A Conversation with ALICIA ERIAN
Author of the collection of short stories THE BRUTAL LANGUAGE OF LOVE
Q: In your collection of short stories, The Brutal Language of Love, you write of women who struggle with their own choices-sexual and otherwise. In what ways do you imagine your audience connecting with these women?
I was getting my legs waxed the other day, and the woman I go to was talking about her rambunctious teenage years in Minsk. "I did a lot of stupid things when I was younger," she said. "I mean, very stupid, you know?" I said I understood, since I had been equally foolish. We both agreed, without revealing what we had done, that in some cases, we were lucky to be alive. I'm hoping it's these types of events-the ones we're a little too embarrassed to share in detail because they were, in fact, somewhat dangerous-that an audience will connect with. I hope people will read the book and feel they are not alone in their youthful indiscretions, as George Bush might say. I would like to add, if I may, that George Bush is my target audience.
Q: You consistently place your characters in provocative situations, but they always seem to have the upper hand. How do you view these women?
I don't actually see my female characters as having the upper hand, generally speaking. It is true, however, that they have a tendency to refuse the option of heavy remorse. It's not that they don't know the difference between right and wrong, because I believe they do. However, I am always very impressed by people who don't discard their experiences simply because they might be deemed "shameful." This was one of my favorite things about Monica Lewinsky. No matter how much people abused her, no matter how many times they tried to get her to confess that she was mortified by herself, she basically refused. I mean, she had an affair with Bill Clinton and it meant the world to her, clearly. I'm sure she now has a sense of the inappropriateness of what happened (though I would hope he has a much greater sense), but why-in her own mind-should she have to toss the whole thing out, disavowing herself in the process? She did it because at the time, it meant something to her, right or wrong. She's paid the price, and that should absolutely not have to include relinquishing any personal memories that bring her joy.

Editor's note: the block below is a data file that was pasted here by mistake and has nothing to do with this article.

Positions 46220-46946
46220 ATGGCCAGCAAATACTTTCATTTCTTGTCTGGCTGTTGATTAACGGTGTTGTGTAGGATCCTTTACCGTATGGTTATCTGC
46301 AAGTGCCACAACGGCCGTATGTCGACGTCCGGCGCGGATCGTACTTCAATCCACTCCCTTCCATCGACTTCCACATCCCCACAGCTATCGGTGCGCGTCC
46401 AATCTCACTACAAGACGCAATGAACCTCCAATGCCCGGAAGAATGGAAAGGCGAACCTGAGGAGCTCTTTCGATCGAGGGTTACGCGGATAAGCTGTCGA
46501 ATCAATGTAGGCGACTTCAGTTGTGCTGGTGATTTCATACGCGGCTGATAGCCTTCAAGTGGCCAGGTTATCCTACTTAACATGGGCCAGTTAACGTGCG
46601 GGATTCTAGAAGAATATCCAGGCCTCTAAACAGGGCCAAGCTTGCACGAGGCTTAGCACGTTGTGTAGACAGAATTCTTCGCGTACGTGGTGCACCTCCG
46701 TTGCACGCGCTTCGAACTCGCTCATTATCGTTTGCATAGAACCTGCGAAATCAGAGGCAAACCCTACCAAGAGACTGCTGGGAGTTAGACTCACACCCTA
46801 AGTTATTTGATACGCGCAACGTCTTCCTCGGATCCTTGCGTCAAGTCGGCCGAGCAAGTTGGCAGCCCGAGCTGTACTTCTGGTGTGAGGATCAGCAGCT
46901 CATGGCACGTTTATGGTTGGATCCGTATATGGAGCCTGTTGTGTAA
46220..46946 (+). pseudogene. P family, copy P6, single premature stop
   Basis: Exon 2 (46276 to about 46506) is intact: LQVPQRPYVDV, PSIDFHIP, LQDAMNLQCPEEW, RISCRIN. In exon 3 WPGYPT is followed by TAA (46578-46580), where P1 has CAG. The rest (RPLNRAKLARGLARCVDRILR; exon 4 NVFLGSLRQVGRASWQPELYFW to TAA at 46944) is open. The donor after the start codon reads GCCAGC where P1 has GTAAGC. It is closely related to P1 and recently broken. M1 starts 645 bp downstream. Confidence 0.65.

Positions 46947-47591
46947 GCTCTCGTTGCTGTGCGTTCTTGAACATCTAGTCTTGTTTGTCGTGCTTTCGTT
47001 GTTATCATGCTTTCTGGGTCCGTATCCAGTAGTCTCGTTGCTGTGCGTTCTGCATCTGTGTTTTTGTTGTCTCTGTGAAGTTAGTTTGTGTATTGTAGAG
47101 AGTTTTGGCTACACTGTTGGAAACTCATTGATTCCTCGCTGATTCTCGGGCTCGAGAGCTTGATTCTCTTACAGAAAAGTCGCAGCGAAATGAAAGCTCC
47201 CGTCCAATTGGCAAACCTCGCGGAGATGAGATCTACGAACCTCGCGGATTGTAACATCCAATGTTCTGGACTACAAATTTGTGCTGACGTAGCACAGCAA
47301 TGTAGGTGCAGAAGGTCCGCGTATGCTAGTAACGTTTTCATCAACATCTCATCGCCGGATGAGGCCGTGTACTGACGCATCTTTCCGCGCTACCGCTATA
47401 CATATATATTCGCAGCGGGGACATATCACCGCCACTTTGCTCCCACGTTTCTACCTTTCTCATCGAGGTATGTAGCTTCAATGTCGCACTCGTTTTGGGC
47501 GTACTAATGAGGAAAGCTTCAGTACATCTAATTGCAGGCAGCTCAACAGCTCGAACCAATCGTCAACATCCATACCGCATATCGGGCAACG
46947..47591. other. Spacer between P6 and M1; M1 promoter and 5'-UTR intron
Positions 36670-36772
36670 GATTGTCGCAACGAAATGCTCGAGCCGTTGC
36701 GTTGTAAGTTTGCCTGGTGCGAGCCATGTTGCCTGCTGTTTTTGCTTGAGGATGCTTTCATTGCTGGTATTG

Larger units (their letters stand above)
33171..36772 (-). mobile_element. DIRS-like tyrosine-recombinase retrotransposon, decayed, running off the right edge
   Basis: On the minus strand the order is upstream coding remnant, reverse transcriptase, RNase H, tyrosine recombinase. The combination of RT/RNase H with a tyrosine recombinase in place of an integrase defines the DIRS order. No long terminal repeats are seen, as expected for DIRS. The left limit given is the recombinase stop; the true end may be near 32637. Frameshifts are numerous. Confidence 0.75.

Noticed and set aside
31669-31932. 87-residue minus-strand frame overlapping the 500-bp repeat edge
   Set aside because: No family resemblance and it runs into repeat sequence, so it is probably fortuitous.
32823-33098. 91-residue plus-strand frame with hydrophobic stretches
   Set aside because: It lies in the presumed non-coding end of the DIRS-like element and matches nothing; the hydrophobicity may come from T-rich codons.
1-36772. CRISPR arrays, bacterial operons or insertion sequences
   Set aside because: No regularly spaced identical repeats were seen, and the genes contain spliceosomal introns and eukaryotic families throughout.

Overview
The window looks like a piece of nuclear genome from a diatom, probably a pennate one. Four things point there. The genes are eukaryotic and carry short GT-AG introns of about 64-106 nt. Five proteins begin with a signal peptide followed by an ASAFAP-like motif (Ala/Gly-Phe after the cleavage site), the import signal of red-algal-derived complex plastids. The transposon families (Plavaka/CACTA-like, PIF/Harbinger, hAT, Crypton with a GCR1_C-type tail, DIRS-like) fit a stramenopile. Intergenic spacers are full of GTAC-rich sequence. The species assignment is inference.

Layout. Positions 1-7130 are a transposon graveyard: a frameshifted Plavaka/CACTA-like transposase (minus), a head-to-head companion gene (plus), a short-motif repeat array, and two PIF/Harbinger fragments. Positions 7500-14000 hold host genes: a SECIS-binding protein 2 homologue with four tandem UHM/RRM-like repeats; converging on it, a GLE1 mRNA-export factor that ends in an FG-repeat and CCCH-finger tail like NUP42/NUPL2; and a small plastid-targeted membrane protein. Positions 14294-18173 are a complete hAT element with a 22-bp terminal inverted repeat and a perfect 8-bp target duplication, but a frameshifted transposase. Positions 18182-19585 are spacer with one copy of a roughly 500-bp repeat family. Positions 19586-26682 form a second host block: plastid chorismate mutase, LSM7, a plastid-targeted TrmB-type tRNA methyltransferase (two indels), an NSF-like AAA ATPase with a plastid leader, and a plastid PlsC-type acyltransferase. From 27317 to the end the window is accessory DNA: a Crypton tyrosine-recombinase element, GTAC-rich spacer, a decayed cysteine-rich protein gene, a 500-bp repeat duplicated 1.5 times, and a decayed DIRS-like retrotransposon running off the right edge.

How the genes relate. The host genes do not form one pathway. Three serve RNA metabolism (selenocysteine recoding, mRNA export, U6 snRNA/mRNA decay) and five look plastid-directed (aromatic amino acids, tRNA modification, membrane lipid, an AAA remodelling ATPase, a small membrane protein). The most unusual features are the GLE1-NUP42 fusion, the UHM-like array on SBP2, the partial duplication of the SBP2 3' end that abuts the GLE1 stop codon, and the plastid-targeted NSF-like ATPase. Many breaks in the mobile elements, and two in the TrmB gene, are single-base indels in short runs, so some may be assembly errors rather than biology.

Q: The male characters in your stories figure prominently, but provide mainly, as you have said, "friction and relief, often in the form of the same character." How do men react to your stories?
Well, my husband loves them, but he's the tiniest bit biased. My friend Bill also loves them, especially the ones containing graphic sex. For that same reason, they seem to make my brother a little nervous, which is probably understandable. My agent, Peter, says they disturb him, surprise him, and that one almost made him cry. Except for my friends Graig and Kevin, who like them very much but perhaps wish I was slightly more ladylike, those are pretty much all the men I know.
Q: In one story, an American woman marries an Egyptian man to prove she is not a racist. Your father is Egyptian. Did your parents' marriage inspire this narrative in any way?
My mother has a stash of humorous stories describing her early days with my father, and "Bikini" is very loosely based on one of them. I just took the liberty of completely politicizing it. I would like to say for the record, though, that my mother was a total babe when she was in her twenties, and she did in fact purchase one of the first bikinis upstate New York had ever seen.